• (on the BSDs) a local-priv-syslog-read service that reads datagrams from /run/logpriv and simply writes that log stream to its standard error. Again, the program is syslog-read. The associated logging dæmon feeds the log stream on its standard input into a /var/log/sv/local-priv-syslog-read log directory.

The toolset also comes with an export-to-rsyslog tool that can monitor one or several log directories (using a system of non-intrusive log cursors) and send new entries in RFC 5424 form over the network to a designated RFC 5426 server.

log management with systemd

systemd has a single monolithic log management program, systemd-journald. This runs as a service managed by systemd.

  • It reads /dev/kmsg for kernel log data.
  • It reads /dev/log (a symbolic link to /run/systemd/journal/dev-log) for application log data from the GNU C library’s syslog() function.
  • It listens on the AF_LOCAL stream socket at /run/systemd/journal/stdout for log data coming from systemd-managed services.
  • It listens on the AF_LOCAL datagram socket at /run/systemd/journal/socket for log data coming from programs that speak the systemd-specific journal protocol (i.e. sd_journal_sendv() et al.).
  • It mixes these all together.
  • It writes to a set of system-wide and per-user journal files, in /run/log/journal/ or /var/log/journal/.
  • If it can connect (as a client) to an AF_LOCAL datagram socket at /run/systemd/journal/syslog it writes journal data there, if forwarding to syslog is configured.
  • If configured, it writes journal data to the kernel buffer using the writable /dev/kmsg mechanism.
  • If configured, it writes journal data to terminals and the console device as well.

Bad things happen system-wide if this program crashes, or the service is stopped.

systemd itself arranges for the standard outputs and errors of (some) services to be attached to the /run/systemd/journal/stdout socket. So dæmons that log to standard error in the normal fashion have their output sent to the journal.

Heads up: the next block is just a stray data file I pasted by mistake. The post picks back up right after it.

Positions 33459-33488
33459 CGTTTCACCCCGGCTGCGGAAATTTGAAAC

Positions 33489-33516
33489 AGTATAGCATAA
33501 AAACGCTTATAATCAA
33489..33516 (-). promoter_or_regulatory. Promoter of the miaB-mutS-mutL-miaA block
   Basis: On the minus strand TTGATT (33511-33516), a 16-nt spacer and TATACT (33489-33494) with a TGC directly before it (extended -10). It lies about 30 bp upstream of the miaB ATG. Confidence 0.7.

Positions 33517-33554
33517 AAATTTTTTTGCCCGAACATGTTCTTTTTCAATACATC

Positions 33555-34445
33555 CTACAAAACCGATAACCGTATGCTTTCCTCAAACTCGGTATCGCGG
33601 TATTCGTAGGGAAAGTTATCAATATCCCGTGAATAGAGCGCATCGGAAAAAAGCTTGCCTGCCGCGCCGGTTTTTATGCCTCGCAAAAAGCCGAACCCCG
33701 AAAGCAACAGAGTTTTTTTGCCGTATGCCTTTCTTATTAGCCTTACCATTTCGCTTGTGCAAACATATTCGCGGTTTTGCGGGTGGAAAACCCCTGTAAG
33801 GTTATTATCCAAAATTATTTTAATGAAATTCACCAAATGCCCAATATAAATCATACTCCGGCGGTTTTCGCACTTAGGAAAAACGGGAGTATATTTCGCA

This completely supplants klogd, syslogd, syslog-ng, and rsyslogd.

These are now required to be systemd-specific. On a systemd system they don’t get to be the server end of /dev/log. Instead, they take one of two approaches:

  • They get to be the server end of /run/systemd/journal/syslog, which (if you remember) systemd-journald attempts to connect and write journal data to. A couple of years ago, one would have configured rsyslogd’s imuxsock input method to do this.
  • They read directly from the systemd journal, using a systemd-specific library that understands the binary journal format and that can monitor the journal files and directory for new entries being added. Nowadays, one configures rsyslogd’s imjournal input method to do this.

Related Solutions

Joining bash arguments into single string with spaces

[*] I believe that this does what you want. It will put all the arguments in one string, separated by spaces, with single quotes around all: str="'$*'" $* produces all the scripts arguments separated by the first character of $IFS which, by default, is a space....

AddTransient, AddScoped and AddSingleton Services Differences

TL;DR Transient objects are always different; a new instance is provided to every controller and every service. Scoped objects are the same within a request, but different across different requests. Singleton objects are the same for every object and every...

How to download package not install it with apt-get command?

Use --download-only: sudo apt-get install --download-only pppoe This will download pppoe and any dependencies you need, and place them in /var/cache/apt/archives. That way a subsequent apt-get install pppoe will be able to complete without any extra downloads....

What defines the maximum size for a command single argument?

Answers Definitely not a bug. The parameter which defines the maximum size for one argument is MAX_ARG_STRLEN. There is no documentation for this parameter other than the comments in binfmts.h: /* * These are the maximum length and maximum number of strings...